aside The Supermarket That (could have) saved a Continent

When bad men combine, the good must associate; else they will fall one by one, an unpitied sacrifice in a contemptible struggle.Edmund Burke

If there is one thing I wish I did more of it is reading. I don’t buy a newspaper every day, for no better reason than because I know that there is a very good chance that it will sit lonely, neglected and mostly unread on the bathroom window sill. There it will reside until I have finished all three sudoku, after which time the vultures will circle – in the form of my son – and it will be carried off, doomed to end its days as the lining of a hamster cage.

Today I actually read a little of last Friday’s ‘I’, and chanced upon an excellent article written in the wake of a recent report by The Institution of Mechanical Engineers, that claims that up to half the food produced in the world each year – around 2 billion tonnes – will end up being thrown away.

The author of the newspaper article discussed the obsession that the British public in particular have with the appearance of their food, and stated that up to 30% of British crops are thrown away on the basis that their appearance didn’t meet the strict supermarket criteria.

But should we really be surprised at this statistic? Horrified certainly, but not surprised. We live in a society that all too often values beauty above substance, so it is small wonder then, that we apply the same standards to the produce that we consume.

I have in the past been guilty of this myself, preferring the produce in one supermarket over another because it looked, well, nicer. Our obsession with the cult of beauty is an absurdity, but when this obsession is extended to fruit (yes I know the banana plant is actually a herb) and vegetables, it slides into the realms of insanity.

This is not a new situation, it is a slippery slope down which we have all been sliding for many a year. A little careful research will tell you that as long ago as 1994 the European Union was already issuing Diktats on the acceptable appearance of the occupants of our fruit bowls. Commision Regulation (EC) No. 2257/94, otherwise known as the ‘bendy banana law’ stated that bananas should be ‘free from deformation or abnormal curvature’ and that ‘The minimum size (with tolerances and exceptions) is a length of 14cm and a thickness grade of 2.7cm.’*   So there you have it; ugly bananas are not allowed in the EU.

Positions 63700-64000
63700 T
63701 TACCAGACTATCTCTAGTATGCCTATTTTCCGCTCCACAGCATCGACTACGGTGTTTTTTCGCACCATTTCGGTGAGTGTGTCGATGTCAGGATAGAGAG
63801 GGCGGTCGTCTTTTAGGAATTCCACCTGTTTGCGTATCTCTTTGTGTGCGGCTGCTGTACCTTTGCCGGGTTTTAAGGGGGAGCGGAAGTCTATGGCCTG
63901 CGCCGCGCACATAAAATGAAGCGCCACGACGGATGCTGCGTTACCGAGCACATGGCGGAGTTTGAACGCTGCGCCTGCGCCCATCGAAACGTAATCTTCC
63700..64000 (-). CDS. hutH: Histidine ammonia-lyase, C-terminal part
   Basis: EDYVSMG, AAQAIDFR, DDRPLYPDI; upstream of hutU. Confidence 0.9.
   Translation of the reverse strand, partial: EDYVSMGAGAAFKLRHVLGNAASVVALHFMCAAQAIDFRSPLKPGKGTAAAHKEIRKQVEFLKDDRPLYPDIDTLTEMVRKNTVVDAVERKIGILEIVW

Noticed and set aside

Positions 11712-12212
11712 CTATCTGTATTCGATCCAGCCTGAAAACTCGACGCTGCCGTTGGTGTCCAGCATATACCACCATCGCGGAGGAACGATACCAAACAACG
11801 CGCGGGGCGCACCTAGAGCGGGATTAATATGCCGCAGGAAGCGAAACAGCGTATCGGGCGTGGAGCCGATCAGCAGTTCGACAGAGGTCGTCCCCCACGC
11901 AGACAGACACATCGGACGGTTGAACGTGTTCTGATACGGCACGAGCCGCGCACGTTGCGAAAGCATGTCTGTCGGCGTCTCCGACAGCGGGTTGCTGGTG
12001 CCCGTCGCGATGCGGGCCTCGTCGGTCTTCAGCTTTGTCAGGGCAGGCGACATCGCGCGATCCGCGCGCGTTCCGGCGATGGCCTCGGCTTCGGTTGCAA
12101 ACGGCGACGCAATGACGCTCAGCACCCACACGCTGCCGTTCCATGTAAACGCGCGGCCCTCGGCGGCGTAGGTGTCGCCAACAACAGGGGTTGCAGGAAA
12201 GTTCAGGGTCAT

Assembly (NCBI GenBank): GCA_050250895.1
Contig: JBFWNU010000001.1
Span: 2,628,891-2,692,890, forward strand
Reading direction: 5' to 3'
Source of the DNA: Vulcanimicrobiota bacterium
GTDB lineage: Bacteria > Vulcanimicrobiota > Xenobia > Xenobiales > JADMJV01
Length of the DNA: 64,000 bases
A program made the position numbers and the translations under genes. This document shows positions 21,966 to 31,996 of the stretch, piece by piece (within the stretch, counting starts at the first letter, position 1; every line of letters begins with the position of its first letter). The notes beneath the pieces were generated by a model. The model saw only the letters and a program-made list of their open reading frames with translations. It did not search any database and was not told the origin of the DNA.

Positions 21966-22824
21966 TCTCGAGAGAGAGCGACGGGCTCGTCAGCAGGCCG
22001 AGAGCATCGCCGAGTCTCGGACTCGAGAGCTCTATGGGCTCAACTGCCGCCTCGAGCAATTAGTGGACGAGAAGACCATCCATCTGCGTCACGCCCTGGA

The humble banana has never been afraid to court controversy. In the 1990’s, due to the EU’s quota system, Chiquita Brands was losing European market share and lobbied the Clinton administration to sort things out. The UK and France had done a job on Latin America, ensuring that their former colonies in the Caribbean were the principle beneficiaries in banana export quotas to try and help their economies.

It has been said that within 24 hours of Chiquita (previously a Republican Party supporter) donating $500,000 to the Democratic Party, President Clinton lodged a complaint with the World Trade Organisation that the EU was breaching free trade rules. The WTO ruled against the EU in 1997 but Europe was slow to lift restrictions and the US grew impatient, slapping a whopping 100% duty on all European imports. Although not direct banana exporters to the UK, US-owned companies largely controlled Latin American Banana production and at that time had a 75% slice of the EU banana market.